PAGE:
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Jimmy Pendarvis

Jimmy's Collinsville Regional Championship Review

Jimmy goes over the standard format and collinsville regionals

02/28/2019 by Jimmy Pendarvis

Introduction

Hello everyone! My name is Jimmy Pendarvis, and I am excited to be writing my second article ever for 60 cards! The past few weeks have been super busy for me. Things started off with a long trip to the Oceania International Championships, where I eventually bombed with the same Zapdos list that Isaiah Williams took down the event with! I was super proud of him, and really glad that DDG picked up another win. From there, I returned back to Florida for all of two days before heading to Collinsville for another regional championships. Despite not having any time to test, I was super confident in Zoroark/Lycanroc/Lucario headed into the tournament, and I managed to pick up a top sixteen finish. Congratulations to 60 cards very own, Zach Lesage for winning the event! I am happy for my teammate, and can only hope that this will get him to move on from busted blowns. Anyways, I just returned from the St. Louis Regional Championships, so I will be going over the event and everything that goes with that. 

Collinsville Regional Championships

My Decklist and Experience

The Decklist

Card Choices

Oranguru UPR

This is certainly not a card that has been popular in  Zoroark GX (SLG; 53) lately, but it seemed like one that would be really useful heading into the event. At the last major standard event, we saw various stall decks terrorize the meta in Roanoke. Additionally, multiple Vileplume decks received a ton of hype leading up to the event. All of these matchups are completely flipped by Oranguru (UPR; 114) , turning them from near autlosses into near autowins. This  Oranguru (UPR; 114) is actually a decent basic to have access to against Zapdos (TM; 40) , too. At the end of the game, you will still need to have a full board of Pokemon in order to KO Zapdos (TM; 40) , but you don't really want to bench low HP basics such as Zorua (SLG; 52) , so  Oranguru (UPR; 114) is a nice bench sitter at that stage in the game.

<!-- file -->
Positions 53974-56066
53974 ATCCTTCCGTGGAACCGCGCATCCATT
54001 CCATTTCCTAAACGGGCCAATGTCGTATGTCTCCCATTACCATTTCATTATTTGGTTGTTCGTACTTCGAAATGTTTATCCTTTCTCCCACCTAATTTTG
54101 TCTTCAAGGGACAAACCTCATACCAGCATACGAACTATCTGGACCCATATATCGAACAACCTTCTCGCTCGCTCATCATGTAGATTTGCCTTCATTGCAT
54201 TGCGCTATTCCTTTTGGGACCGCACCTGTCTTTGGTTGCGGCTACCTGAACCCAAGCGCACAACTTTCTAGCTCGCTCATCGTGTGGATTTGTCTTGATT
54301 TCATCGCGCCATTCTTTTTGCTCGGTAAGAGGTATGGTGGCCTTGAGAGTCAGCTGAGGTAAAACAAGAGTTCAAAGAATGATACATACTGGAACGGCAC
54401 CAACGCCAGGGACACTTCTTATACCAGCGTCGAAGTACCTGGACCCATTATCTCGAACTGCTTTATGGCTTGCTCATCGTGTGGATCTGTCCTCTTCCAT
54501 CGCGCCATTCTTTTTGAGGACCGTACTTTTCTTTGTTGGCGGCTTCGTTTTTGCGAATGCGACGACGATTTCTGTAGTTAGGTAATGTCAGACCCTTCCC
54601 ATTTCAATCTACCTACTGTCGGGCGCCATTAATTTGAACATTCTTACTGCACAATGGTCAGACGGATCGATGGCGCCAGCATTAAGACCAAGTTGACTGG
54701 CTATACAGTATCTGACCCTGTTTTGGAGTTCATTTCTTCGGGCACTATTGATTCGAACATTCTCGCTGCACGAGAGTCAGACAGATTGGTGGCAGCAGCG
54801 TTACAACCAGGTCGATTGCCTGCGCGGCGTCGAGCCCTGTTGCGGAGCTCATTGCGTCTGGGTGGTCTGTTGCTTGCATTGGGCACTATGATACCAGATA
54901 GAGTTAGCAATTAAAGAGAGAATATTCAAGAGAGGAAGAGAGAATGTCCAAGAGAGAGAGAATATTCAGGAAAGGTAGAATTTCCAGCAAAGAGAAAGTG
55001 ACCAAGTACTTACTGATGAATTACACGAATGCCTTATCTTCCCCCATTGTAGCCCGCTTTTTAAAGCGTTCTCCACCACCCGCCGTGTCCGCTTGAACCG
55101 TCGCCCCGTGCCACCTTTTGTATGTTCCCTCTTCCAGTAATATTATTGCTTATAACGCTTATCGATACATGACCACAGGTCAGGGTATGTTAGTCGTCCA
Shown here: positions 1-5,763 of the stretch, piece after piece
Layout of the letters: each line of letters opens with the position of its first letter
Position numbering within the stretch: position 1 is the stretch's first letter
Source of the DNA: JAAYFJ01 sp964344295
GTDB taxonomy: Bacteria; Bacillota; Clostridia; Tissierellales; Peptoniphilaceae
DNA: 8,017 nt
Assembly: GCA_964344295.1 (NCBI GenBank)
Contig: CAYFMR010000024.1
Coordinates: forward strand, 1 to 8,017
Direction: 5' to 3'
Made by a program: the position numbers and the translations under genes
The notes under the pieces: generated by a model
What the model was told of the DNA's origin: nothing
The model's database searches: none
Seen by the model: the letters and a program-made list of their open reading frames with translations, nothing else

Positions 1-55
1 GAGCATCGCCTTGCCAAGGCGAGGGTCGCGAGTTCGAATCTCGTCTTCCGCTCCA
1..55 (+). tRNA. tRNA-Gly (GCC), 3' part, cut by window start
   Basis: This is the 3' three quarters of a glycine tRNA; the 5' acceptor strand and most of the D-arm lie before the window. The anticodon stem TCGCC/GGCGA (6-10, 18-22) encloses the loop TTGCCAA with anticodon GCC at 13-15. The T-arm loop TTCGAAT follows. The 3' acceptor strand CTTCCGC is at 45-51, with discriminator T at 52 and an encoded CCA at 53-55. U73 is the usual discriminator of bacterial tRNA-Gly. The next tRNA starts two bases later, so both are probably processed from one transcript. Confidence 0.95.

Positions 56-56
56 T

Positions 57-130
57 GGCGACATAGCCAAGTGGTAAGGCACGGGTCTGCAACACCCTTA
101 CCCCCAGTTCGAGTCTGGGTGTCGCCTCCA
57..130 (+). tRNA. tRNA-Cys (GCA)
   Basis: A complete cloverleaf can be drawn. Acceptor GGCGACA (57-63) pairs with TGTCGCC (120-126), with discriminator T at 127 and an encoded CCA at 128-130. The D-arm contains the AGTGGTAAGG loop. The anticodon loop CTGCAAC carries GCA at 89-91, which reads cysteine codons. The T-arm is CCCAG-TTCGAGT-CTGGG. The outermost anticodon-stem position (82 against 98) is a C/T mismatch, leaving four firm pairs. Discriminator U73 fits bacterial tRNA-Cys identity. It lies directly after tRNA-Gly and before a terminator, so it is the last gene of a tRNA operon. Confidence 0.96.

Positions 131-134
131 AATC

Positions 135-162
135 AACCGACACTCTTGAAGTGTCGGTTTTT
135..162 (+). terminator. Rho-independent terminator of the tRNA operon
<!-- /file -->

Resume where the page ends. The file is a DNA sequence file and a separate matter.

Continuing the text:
Alolan Grimer, Alolan Muk

Speaking of the  Zapdos (TM; 40) deck, these are the tools you will use to win the matchup.  Ditto Prism Star (LT; 154) is another key card in the matchup, but that would be in your deck no matter what.  Alolan Grimer (TM; 83) allows you to guarantee being able to get  Alolan Muk (SUM; 58) into play when you bench it at the same time as Ditto Prism Star (LT; 154) . Once  Alolan Muk (SUM; 58) is on the board,  Zapdos (TM; 40) decks really fail to keep the game going, and usually get outlasted.

Judge

Judge (FLI; 108)  is obviously a lot easier to be included in a deck like Zoroark GX (SLG; 53) , where you can draw a ton of cards with Trade afterwards, than a deck like  Zapdos (TM; 40) that needs all the draw power it can get. With that being said, hand disruption is something I missed in a lot of my standard games, so I welcomed the inclusion of  Judge (FLI; 108) with open arms. I am a big fan of this card in  Zoroark GX (SLG; 53) decks, I even played four at a regionals earlier this year!

Mallow

I have always hated on Mallow (GRI; 127) on the past, but it finally made it's way into my deck for a tournament, and I think  Mallow (GRI; 127) finally fits well into  Zoroark GX (SLG; 53) decks in the current meta. The list plays quite a few singleton cards that are used to pull off important plays, so  Mallow (GRI; 127) just seems like an obviously good inclusion. In the past it felt too slow, and I think that can be contributed to the lack of situations where one card can make the difference between a win and a loss. I used Mallow (GRI; 127) a ton this weekend, even in a weird play on stream where I used it to put two fighting energy on top of my deck and then passed! It set me up for the rest of the game, which I took control of on the following turn!

Field Blower

I was definitely expecting this card to be more important than it ended up being. I expected a lot of  Pikachu & Zekrom GX (TM; 33) decks to be playing Weakness Policy (PRC; 142) , but that was not the case. Maybe this is something I would remove in the future, but I wouldn't want to run into any crafty lightning decks that play  Weakness Policy (PRC; 142) if I did! I did get some use out of it in the tournament, removing common stuff like Escape Board (UPR; 122) and Viridian Forest (TM; 156)

Rainbow Energy